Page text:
After club and speed, you also have distance, namely ** Carry Distance** : the distance the ball travels through the air. It is important to know that in all golf simulators the landing area is at the same height as the ball is hit from. In addition, there is of course also a roll section:

**: the distance your ball still travels after its**

*Roll Distance**carry*. Usually you can see where the ball lands on a Driving Range, but not how far it continues to roll. The launch monitor calculates this based on a flat fairway. If you finally add this

*carry*and

*roll distance*together, you get the

**; also known as total distance.**

*Total Distance* Furthermore, the term ** Apex Height** is often used, which is nothing more than the maximum height of the golf ball measured relative to the height from which the golf ball was hit.

And finally the ** Flight Time / Hang Time** of a golf ball, which tells how long the ball is in the air. This statistic is especially important for the Driver. The longer the ball hangs in the air, the more distance your drive has.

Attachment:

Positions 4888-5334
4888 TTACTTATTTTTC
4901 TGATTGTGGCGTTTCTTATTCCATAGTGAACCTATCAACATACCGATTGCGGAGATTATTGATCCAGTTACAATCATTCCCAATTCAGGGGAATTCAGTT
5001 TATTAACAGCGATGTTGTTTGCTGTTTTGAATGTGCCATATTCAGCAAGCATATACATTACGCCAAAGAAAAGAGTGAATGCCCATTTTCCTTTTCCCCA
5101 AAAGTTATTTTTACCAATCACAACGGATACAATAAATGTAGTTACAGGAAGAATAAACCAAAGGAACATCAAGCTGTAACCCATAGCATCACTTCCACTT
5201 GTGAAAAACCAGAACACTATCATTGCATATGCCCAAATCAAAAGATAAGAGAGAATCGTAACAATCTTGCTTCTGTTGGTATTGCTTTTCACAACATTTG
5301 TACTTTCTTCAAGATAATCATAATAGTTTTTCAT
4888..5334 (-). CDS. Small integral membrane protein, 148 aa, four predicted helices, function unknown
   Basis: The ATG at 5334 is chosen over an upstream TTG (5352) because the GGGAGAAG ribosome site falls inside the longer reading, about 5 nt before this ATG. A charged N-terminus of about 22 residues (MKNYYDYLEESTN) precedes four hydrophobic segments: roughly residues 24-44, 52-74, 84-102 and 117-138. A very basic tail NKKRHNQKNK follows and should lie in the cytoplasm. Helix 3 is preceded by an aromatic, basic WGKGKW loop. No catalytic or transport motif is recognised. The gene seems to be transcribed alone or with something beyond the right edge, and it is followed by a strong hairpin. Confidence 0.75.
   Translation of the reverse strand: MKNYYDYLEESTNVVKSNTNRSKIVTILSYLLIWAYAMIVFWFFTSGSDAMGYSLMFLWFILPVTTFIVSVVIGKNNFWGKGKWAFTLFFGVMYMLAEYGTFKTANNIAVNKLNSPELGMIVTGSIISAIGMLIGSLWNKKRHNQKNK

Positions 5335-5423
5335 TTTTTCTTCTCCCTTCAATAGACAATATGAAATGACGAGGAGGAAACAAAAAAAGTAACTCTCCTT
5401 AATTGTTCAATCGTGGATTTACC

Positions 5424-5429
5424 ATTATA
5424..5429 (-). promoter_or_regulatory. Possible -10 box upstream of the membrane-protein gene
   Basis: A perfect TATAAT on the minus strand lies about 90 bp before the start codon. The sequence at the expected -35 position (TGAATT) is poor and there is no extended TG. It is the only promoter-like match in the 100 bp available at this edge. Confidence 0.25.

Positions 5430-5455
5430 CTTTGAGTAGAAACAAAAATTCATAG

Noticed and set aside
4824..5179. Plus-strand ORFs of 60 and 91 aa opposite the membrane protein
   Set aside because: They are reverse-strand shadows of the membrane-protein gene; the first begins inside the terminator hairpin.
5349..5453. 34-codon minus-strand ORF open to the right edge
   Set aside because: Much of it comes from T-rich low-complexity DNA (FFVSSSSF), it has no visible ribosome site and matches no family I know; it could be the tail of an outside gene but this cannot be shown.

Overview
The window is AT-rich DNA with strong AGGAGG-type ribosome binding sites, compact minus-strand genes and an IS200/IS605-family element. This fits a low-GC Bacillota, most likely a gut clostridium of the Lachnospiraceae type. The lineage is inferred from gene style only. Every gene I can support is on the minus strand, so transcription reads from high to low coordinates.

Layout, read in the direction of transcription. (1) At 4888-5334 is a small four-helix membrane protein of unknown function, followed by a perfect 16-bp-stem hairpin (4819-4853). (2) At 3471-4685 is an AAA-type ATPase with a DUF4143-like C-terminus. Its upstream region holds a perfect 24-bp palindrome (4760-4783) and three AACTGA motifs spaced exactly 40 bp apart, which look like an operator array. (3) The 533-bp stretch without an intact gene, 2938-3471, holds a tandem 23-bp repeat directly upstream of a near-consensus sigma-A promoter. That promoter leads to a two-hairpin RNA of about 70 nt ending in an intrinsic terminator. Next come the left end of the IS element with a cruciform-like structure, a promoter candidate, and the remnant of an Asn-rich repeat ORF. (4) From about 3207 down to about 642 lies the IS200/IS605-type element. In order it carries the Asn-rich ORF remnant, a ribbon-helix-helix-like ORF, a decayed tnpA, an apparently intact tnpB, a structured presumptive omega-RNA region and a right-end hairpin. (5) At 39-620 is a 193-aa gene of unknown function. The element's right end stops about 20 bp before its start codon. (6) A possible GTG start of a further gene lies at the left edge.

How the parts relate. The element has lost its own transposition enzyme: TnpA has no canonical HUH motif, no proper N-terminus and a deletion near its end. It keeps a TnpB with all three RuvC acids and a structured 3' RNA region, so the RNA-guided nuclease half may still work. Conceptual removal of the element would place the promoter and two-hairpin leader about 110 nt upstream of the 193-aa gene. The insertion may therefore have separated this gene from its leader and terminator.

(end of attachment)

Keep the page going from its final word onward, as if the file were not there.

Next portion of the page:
### Spin numbers

The most obvious next topic is spin. ** Spin rate** is the amount of spin on the golf ball immediately after impact. Spin rate has a big influence on the

*carry*and

*roll distance*. Spin rate is one of the most difficult numbers, especially in windy conditions it is very difficult to determine, but it does have a huge influence on all the above terms. In addition, this is also the most difficult to measure for golf simulators, and metal stickers on the ball are recommended.

** Spin Axis** represents the amount of curvature of a golf shot. A negative spin axis represents a ball that curves to the left (draw), a positive spin axis represents a ball that curves to the right (fade), and a zero spin axis represents a shot with no curvature.